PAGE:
Mrs. Diedre Mills,
First Secretary of Jamaica to the United Nations,
On the Report of the Executive Director of the United Nations Children’s Fund: Annual Report to the Economic and Social Council,
19 January, 2004
Let me from the outset express warmest congratulations to you Mr. President and the other members of the Bureau on your election. We are confident that under your able leadership the work of the Board will be conducted in a most efficient and effective manner. We also wish to express our appreciation to Ambassador Shaehelin of Switzerland and the other members of the Bureau for the able manner in which they guided the work of the Executive Board in 2003.
My delegation joins in thanking the Executive Director for the report which now forms the basis of the deliberations of the Board and in applauding the efforts aimed at ensuring a more detailed presentation and analysis of the work of the Organisation. We are particularly pleased with the attention being given to strengthening national, sub-national and local capacities in such key areas as addressing the HIV/AIDS pandemic and in ensuring gender mainstreaming in UNICEF programmes and activities, especially since this focus acknowledges the crucial role which national commissions and NGOs can play in advancing the implementation of policies related to children’s and women’s rights. The recognition that capacity-building interventions have to embrace flexible programming approaches as well as appropriate training and information management at all levels of government is worthy of continued support.
We also commend ongoing efforts aimed at improving the quality of CCAs and UNDAFs, both in terms of products and processes, as well as the significant strides made with respect to the simplification and harmonisation of operational policies, notwithstanding the numerous challenges identified throughout the report. It is our hope that the progress made to date will be enhanced in the years ahead.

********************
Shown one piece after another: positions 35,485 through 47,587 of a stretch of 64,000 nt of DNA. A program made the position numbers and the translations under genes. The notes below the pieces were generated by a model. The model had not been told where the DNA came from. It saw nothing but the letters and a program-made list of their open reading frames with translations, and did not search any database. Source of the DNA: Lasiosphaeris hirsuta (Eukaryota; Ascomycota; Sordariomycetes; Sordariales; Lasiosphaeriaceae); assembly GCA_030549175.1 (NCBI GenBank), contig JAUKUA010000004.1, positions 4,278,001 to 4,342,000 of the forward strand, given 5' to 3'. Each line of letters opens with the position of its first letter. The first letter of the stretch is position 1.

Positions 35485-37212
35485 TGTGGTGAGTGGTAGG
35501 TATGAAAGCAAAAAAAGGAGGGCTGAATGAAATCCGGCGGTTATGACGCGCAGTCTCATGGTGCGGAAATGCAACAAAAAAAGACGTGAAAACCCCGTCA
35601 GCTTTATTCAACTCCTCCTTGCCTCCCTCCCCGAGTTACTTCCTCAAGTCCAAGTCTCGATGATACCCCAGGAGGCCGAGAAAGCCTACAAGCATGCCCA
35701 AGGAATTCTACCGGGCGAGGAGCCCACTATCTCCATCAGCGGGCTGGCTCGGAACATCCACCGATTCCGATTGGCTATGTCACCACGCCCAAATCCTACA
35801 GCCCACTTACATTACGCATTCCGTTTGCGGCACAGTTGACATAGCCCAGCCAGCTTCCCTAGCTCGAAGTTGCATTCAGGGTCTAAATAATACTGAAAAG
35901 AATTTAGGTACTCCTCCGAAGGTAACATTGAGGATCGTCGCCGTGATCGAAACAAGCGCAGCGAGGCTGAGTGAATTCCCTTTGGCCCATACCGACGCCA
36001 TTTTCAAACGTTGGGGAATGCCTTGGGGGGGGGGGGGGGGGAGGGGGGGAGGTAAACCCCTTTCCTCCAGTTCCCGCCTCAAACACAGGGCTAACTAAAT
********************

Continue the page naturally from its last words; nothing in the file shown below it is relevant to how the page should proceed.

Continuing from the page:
The efforts made to ensure that the principles of universality and country driven programmes are upheld remain an integral part of advancing our efforts in achieving the priorities of the MTSP. We are confident that the continued emphasis on national execution and UNICEF’s focus on actions and impact at the country level will ensure more meaningful results in the years to come, it is clear, however, that greater efforts will be needed to assist in strengthening national statistical capacities and in supporting governments in the implementation of the agreed goals and targets.
Jamaica is pleased with the lead role that UNICEF, continues to play in the development of a system-wide framework for the integrated and coordinated follow-up to the Millennium Declaration and the outcome documents of international conferences and the General Assembly Special Session on Children. UNICEF’s role in the process of updating and improving the guidance as well as the support provided to UN country teams merits special commendation. Real progress, however, will require concerted efforts to mobilize required resources, to develop partnerships and to support governments in their national and sub-national reviews, given the range of issues and stakeholders embodied in this overall process. It is our hope that the work of the Organisation will be guided by these concerns as we draw closer to the 2005 comprehensive review of the implementation of the Millennium Declaration and to the end of the 2002-2005 MTSP period.